Companies are collecting more data than ever about how their users interact with their websites, and thanks to sophisticated yet easy-to-use tools, techniques like A/B testing are accessible to even the smallest of businesses.

But when it comes to creating great user experiences, are companies being blinded by data?

The value of analytics data is without question, and countless companies use quantitative analysis of this data to improve their user experiences.

The numbers don't lie: changes informed by quantitative analysis are used all the time to reverse negative trends like shopping cart abandonment and produce higher conversions.

Unfortunately, the efficacy of quantitative analysis leads far too many companies to underestimate the value of qualitative analysis. Usability testing with focus groups, for instance, can be time-consuming and expensive, and if not run properly, produce misleading results. But that doesn't mean focus groups are not worthwhile.

One of the biggest problems companies face when they rely too heavily on quantitative analysis is that they assume they understand why changes they make in response to it produce the results they produce.

While it's often possible to create reasonable hypotheses, without talking to users, the answer to "Why?" is often never definitively known. This is particularly true with A/B testing, for instance, where small, seemingly minor changes produce not insignificant increases or decreases in important metrics.

Some argue that understanding why these changes produce the results they do is unimportant. If conversions are where a company believes they should be, for example, understand why something works is not as important as the fact that it works.

But as more and more companies seek to create good user experiences across channels, and user experience becomes an inseparable part of overall customer experience, companies would be wise to recognize that for all of its value, data and quantitative analyses can still be ambiguous, inconclusive and misleading.

The qualitative information that comes from talking to real users and customers can provide an invaluable layer of context and understanding that companies need to create the best experiences and identify ways to stay ahead of their competitors.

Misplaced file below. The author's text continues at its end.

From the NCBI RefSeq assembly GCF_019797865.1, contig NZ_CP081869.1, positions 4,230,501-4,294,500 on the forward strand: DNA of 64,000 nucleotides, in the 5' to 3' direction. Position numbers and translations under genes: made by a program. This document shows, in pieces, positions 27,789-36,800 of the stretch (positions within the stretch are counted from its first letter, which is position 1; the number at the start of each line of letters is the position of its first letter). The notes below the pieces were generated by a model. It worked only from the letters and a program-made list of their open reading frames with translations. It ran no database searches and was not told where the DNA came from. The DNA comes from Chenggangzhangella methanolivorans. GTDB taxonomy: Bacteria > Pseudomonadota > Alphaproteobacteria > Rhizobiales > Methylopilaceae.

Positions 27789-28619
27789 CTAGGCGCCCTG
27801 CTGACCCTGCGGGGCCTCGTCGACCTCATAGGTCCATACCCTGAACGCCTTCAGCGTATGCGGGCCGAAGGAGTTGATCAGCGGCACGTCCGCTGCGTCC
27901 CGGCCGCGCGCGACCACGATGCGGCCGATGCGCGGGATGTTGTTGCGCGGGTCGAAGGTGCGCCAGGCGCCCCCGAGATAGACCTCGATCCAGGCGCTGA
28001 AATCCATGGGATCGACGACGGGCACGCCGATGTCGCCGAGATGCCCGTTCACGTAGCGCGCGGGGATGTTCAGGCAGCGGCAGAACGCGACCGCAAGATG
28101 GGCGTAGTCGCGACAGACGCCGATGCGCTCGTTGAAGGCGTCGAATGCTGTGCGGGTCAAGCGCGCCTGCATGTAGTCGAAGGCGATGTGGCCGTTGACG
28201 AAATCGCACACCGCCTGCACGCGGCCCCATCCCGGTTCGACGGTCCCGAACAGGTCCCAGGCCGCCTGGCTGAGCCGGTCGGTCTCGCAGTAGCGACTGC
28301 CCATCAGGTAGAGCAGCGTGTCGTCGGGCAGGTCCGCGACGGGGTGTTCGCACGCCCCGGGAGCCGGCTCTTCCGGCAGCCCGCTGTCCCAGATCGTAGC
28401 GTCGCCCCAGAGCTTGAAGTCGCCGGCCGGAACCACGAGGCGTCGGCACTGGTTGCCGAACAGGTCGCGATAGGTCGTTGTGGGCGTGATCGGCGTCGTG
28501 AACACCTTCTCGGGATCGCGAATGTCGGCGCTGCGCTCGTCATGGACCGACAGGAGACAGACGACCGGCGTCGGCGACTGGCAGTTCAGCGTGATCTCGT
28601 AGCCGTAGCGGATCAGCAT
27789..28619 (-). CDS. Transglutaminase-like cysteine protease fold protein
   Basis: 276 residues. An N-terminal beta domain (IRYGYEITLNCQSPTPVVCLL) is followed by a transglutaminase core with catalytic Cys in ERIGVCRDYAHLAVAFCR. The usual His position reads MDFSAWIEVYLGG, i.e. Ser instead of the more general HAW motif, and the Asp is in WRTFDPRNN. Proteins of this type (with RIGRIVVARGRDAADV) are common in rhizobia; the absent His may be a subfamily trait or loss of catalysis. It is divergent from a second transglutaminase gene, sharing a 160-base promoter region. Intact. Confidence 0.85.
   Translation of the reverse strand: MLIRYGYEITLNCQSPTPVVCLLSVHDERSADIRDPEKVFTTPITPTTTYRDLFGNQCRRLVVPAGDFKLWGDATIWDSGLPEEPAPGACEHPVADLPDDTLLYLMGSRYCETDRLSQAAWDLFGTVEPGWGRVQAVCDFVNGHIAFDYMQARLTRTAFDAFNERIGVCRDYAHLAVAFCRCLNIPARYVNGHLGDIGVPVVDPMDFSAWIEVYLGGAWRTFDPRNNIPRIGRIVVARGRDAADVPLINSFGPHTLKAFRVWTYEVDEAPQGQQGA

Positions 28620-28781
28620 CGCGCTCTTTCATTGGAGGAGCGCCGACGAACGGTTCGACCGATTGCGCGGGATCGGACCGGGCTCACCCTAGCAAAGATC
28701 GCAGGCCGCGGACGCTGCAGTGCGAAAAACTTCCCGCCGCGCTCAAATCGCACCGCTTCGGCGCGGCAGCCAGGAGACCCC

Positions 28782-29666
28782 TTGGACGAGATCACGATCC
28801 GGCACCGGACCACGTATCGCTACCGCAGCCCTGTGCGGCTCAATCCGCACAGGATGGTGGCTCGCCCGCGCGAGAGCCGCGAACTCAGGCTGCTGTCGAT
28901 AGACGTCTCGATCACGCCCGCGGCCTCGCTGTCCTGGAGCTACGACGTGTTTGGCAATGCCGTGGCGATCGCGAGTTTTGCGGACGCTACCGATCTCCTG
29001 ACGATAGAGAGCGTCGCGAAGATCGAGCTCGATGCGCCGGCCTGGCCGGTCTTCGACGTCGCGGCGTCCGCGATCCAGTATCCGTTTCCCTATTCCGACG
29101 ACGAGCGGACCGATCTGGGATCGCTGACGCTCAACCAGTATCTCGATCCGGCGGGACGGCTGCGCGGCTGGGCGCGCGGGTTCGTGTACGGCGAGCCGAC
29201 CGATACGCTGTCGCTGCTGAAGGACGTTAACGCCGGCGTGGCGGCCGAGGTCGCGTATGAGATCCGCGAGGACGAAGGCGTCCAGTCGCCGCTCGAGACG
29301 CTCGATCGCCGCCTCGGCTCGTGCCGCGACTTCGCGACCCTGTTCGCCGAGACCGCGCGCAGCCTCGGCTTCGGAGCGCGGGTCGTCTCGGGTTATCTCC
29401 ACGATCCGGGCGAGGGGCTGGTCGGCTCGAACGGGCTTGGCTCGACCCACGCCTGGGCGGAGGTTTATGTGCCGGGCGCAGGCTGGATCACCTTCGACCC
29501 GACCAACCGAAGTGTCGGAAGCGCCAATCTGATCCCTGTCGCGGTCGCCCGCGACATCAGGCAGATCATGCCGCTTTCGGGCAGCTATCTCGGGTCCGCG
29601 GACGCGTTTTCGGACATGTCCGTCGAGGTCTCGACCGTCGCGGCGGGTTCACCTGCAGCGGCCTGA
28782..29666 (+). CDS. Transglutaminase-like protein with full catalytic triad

Patricio Robles

Published 1 June, 2015 by Patricio Robles

Patricio Robles is a tech reporter at Econsultancy. Follow him on Twitter.

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Comments (2)

Chris Rourke

Chris Rourke, Managing Director at User VisionSmall Business Multi-user

Thanks Patricio for a nice summary, I agree that quant research such as A/B or MVT (if you have the traffic volume) can provide strong compelling evidence IF the studies have been set up and interpreted well (thats a big if BTW). However you can only speculate as to the WHY and, more importantly, even if you determine that B is better than A according to the data (and are happy to not know why that is), you have no insight into what C, D or E can look like . It relies on variations offered to test and if the 'ideal' solution is not one of those, you'll be none the wiser. At least with people involved you get clues as to the ideal and very often it is not just what is there on the screen, but what is Not there. The qual research such as usability testing (rather than focus groups) will help to find the errors of Omission (what is missing) rather than just the errors of Commission (whats right or wrong on the page). So, like in many aspects of life, a balance is needed. In this case between well applied quant for the more deconstructive analytical means and qual for the exploratory approach.

about 3 years ago


Darren Ward, Director of Product Marketing at User Replay Ltd

Combining a strong platform of data with the ability to do qualitative analysis is really key to improving customer experience. Solutions such as UserReplay enable this by using a powerful dataset to direct you to the most relevant qualitative experiences to review so you can answer the "why" questions. It is then important to use the data to quantify these experiences based to understand the business impact of CX issues.

about 3 years ago

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